When you're really working out in the middle of nowhere, grab that sat phone and call up Globalstar. The company provides satellite voice and data services to remote areas underserved by traditional wireless and wireline services. Its network of 44 satellites and 27 ground stations provides service to more than 400,000 subscribers worldwide. The US government accounts for about a quarter of revenue, and enterprise customers include companies in the energy, maritime, and mining industries with job sites underground or out at sea. Half of its ground stations are operated by independent companies that buy Globalstar's services on a wholesale basis. North America is the company's largest market.
Globalstar was a profitable company until 2007, when its satellites in orbit began to fail. The failures affected two-way voice and data communications - calls weren't going through, and when they did, their duration didn't last and users' calls were dropped. The company believes the satellites' outages were caused by exposure to radiation while in orbit. Globalstar operates low earth orbit (LEO) satellites, which are nearer to the earth's surface than other satellites, and thus other orbiting satellites were not affected.
Sales dropped 35% by 2009 and the company recorded net losses two years in a row. Facing the possibility of completely losing two-way voice and data service, Globalstar launched eight spare satellites and appointed turnaround specialist Peter J. Dalton as CEO in 2009. Under Dalton's direction, Globalstar reduced operating costs and announced plans to relocate its headquarters from California to Louisiana in 2011 with about $8 million in state incentives.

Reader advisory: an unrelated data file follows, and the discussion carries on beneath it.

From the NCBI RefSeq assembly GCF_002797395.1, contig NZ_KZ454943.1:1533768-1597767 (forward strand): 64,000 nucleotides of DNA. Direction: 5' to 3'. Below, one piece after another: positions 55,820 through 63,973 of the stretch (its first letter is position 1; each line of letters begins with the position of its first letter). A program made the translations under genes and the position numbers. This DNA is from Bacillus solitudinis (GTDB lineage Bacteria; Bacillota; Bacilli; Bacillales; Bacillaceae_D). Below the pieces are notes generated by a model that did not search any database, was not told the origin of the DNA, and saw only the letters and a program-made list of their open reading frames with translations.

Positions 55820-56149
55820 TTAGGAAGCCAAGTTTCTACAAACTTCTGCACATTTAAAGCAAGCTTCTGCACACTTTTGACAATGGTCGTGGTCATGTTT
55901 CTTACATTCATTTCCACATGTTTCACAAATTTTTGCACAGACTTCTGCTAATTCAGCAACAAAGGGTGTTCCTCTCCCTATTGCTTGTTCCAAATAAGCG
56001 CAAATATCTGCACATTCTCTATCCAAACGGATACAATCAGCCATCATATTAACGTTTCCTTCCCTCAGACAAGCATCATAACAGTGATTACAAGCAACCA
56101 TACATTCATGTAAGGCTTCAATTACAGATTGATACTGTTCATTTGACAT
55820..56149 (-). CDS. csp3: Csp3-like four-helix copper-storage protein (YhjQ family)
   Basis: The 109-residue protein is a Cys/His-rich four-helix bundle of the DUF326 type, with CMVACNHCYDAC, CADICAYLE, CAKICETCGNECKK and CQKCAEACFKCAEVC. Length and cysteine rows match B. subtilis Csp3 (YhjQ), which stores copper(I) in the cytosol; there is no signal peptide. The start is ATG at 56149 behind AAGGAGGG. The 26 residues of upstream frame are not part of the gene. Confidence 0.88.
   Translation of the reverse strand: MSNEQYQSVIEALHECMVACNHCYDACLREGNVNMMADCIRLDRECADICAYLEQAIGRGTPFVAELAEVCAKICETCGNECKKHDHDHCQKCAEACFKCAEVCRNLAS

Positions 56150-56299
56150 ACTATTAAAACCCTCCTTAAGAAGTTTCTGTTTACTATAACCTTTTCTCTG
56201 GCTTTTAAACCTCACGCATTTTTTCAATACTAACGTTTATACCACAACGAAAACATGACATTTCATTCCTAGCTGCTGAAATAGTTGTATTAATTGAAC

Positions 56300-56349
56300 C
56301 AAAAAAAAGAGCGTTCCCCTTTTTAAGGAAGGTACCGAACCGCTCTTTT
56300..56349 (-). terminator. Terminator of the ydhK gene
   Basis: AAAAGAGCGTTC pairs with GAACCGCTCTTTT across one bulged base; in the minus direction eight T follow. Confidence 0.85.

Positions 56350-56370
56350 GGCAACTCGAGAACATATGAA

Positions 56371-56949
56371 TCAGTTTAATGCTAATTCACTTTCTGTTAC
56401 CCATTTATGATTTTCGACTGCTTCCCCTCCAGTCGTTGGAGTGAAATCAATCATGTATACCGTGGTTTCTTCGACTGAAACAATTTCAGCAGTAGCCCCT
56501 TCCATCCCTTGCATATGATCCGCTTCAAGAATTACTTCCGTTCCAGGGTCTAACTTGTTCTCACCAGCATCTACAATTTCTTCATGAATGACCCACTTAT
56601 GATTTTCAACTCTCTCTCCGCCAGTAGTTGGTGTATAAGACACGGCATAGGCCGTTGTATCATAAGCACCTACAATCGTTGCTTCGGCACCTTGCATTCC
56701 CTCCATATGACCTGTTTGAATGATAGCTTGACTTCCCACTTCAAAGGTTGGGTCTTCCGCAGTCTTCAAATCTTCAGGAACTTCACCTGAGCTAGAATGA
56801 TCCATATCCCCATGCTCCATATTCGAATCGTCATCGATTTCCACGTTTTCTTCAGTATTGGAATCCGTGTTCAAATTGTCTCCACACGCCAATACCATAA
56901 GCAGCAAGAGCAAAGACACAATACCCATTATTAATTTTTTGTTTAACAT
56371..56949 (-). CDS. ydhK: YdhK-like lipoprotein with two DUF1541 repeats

The company's plan to launch 24 second-generation satellites is right on target at a cost of about $1.4 billion, mostly to Thales. Its first six new satellites are scheduled to launch in October 2010 with a lifespan of 15 years (its previous satellites, launched in 1998, began to fail after nine years).
The company turned to the consumer market to offset the revenue impact from its disrupted two-way service. It began selling a handheld GPS navigation system called SPOT for adventure travelers or anyone needing a GPS device. SPOT is sold at major retailers for about $150; annual plans cost about the same. In 2009 Globalstar bought the assets of GPS asset-tracking and messaging products maker Axonn for $1.5 million in cash and $5.5 million in shares. The deal served to reduce Globalstar's manufacturing expenses because Axonn makes SPOT. It also manufacturers other data transmission products which Globalstar hopes will appeal to its existing satellite service customers.
Through Globalstar Holdings and other entities, chairman Jay Monroe owns about 70% of Globalstar, Inc.
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